The Decline in the Nutritional Status of the U.S. Antebellum Population at the Onset of Modern Economic Growth
The decline in the physical stature of the American population for more than a generation beginning with the birth cohorts of the early 1830s was brought about by a diminution in nutritional intake in spite of robust growth in average incomes. This occurred at the onset of modern economic growth on account of rising inequality and an increase in food prices, which brought about dietary changes through the substitution away from edibles toward non-edibles. In a recent working paper, Bodenhorn, Guinnane, and Mroz question this consensus view, suggesting that a decline in heights in a military sample may not be representative of the population at large. They argue that increasing wages in the civilian labor market may well induce an increased proportion of shorter men to volunteer for military service thereby driving down the mean height of soldiers even if the height of the population remains unchanged. However, they neglected to examine whether labor market conditions did actually improve during the Civil War in such a way as to induce shorter men to enlist. Had they done so they would have found just the opposite: during the course of the war real compensation in the military increased by some 39% to 66% relative to civilian earnings. This should have led to an increase in military heights if the logic of their model were accurate, when in fact they declined. Both the historical evidence and an assessment of the model indicate that failing to consider patriotism as a powerful motive for enlisting was another serious error. A thorough analysis of the Union Army height data, considering recruiting periods as short as 90 days during which labor market conditions could not have changed markedly indicates that there can be no doubt at all that the decline in the height of soldiers beginning with the birth cohorts of the early 1830s is representative of the trend in the physical stature of the male population at large. The implication is that there was a widespread diminution in nutritional status of the population in the antebellum period.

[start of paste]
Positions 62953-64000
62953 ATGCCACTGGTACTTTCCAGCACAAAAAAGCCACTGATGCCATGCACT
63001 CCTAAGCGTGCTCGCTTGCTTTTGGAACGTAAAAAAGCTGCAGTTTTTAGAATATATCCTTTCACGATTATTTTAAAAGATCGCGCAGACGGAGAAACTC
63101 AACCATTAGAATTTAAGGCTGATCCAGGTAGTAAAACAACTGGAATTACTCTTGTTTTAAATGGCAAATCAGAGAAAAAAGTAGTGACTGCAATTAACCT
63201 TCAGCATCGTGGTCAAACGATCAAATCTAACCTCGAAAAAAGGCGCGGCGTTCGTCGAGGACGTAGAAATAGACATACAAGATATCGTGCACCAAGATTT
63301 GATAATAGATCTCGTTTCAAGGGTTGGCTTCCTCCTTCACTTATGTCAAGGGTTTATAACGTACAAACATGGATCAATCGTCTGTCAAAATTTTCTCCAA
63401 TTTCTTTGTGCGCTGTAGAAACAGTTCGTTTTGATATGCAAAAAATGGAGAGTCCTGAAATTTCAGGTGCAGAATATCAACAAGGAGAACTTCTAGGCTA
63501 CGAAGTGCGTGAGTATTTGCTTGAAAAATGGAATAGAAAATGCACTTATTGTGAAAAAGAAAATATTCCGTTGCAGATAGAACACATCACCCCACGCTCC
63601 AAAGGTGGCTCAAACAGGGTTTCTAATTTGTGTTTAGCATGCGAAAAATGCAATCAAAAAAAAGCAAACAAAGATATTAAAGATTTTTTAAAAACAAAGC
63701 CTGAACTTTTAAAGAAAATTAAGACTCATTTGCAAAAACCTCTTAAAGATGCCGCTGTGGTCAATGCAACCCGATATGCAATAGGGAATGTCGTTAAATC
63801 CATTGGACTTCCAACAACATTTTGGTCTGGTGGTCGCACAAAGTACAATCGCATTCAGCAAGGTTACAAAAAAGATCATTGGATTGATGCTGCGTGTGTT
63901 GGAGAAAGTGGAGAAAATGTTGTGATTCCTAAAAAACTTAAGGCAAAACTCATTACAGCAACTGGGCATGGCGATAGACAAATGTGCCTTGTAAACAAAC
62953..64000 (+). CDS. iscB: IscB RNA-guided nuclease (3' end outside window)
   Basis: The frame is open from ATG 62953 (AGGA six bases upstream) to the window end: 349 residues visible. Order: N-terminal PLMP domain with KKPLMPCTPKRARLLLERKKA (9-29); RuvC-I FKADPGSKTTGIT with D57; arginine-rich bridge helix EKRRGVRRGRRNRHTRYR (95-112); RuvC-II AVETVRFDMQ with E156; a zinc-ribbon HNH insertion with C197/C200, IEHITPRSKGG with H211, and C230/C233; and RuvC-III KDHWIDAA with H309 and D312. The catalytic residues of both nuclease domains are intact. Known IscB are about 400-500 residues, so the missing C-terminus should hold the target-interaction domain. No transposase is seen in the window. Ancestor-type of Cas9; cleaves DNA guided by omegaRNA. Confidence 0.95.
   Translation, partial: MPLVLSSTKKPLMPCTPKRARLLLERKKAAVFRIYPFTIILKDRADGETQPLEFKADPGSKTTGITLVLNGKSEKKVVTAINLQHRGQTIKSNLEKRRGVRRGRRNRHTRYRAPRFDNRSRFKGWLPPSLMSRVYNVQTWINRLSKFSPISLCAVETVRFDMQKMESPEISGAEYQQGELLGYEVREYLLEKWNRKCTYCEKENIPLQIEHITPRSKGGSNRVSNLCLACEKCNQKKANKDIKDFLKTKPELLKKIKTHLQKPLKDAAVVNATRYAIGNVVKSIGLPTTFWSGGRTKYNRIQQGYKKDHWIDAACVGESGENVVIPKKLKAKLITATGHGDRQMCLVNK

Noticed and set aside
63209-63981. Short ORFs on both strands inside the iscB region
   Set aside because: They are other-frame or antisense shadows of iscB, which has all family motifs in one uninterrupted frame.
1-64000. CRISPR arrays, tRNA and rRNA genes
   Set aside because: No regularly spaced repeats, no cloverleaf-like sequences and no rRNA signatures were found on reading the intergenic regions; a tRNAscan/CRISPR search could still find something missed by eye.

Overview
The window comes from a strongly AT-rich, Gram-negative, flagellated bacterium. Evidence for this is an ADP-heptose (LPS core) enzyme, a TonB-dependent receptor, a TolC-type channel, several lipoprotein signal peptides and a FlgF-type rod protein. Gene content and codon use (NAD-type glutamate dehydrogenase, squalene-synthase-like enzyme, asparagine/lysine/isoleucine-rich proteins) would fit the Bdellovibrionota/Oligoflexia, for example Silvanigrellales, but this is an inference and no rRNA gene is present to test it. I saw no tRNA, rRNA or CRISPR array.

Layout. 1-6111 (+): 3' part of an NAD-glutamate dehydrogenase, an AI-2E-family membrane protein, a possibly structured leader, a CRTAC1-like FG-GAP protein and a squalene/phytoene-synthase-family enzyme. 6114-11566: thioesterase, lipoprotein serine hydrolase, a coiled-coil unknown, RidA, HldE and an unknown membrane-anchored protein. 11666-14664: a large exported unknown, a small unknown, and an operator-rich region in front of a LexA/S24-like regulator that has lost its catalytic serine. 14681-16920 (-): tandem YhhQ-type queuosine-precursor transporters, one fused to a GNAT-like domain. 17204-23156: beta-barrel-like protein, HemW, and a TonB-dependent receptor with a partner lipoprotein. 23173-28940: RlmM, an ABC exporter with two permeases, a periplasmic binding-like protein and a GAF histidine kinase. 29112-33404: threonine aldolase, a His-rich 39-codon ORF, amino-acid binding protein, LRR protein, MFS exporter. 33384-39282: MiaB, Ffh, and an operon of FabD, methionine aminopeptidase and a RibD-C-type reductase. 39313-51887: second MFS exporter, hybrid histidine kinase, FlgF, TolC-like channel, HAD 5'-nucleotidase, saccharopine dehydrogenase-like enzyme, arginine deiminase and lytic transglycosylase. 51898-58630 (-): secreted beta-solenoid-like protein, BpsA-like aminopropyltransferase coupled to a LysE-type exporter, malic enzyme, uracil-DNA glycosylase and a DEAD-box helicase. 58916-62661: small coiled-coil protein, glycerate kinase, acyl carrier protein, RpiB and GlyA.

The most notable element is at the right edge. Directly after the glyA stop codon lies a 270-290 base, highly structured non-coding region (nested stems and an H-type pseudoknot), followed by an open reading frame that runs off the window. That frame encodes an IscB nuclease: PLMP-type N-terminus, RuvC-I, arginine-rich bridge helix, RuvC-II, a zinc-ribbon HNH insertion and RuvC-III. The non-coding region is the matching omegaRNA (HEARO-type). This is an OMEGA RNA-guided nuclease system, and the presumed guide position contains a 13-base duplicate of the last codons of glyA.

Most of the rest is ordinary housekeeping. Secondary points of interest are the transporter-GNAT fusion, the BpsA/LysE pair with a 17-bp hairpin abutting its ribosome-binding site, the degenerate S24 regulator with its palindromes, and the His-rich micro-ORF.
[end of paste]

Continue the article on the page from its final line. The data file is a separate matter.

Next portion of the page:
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Document Object Identifier (DOI): 10.3386/w21845
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